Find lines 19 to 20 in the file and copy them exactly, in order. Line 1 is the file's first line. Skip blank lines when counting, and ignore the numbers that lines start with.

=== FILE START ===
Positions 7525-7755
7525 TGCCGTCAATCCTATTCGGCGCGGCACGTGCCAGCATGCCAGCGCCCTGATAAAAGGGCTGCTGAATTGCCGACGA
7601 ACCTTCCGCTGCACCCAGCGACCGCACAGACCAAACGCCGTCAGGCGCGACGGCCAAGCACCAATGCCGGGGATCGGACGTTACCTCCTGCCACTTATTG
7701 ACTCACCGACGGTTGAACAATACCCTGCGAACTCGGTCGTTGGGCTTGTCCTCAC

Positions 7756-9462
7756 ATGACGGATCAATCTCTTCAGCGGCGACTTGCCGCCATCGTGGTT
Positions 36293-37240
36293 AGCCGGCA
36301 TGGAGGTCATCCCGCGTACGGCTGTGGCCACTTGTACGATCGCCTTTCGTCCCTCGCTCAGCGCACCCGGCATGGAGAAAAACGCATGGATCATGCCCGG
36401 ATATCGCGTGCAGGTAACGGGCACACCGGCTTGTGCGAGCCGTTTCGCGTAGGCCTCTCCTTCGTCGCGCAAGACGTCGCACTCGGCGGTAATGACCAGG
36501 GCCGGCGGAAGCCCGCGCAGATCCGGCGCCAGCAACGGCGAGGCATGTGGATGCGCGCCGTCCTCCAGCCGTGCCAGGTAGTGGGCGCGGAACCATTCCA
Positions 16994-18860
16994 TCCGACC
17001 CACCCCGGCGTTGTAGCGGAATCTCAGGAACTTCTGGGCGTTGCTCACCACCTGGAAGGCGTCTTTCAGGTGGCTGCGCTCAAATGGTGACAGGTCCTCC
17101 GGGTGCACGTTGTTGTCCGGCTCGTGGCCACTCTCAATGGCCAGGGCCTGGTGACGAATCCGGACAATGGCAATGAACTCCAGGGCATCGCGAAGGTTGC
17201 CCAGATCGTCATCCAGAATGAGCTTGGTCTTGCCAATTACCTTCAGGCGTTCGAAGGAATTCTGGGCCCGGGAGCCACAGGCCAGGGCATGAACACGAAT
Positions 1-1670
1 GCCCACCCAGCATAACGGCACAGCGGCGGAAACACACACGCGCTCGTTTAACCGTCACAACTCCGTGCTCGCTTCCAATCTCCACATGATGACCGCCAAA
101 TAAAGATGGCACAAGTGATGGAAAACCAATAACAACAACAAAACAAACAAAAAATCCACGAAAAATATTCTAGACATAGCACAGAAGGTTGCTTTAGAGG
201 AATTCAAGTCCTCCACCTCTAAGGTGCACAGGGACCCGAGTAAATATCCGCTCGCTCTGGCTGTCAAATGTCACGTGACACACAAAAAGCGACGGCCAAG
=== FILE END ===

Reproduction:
101 TAAAGATGGCACAAGTGATGGAAAACCAATAACAACAACAAAACAAACAAAAAATCCACGAAAAATATTCTAGACATAGCACAGAAGGTTGCTTTAGAGG
201 AATTCAAGTCCTCCACCTCTAAGGTGCACAGGGACCCGAGTAAATATCCGCTCGCTCTGGCTGTCAAATGTCACGTGACACACAAAAAGCGACGGCCAAG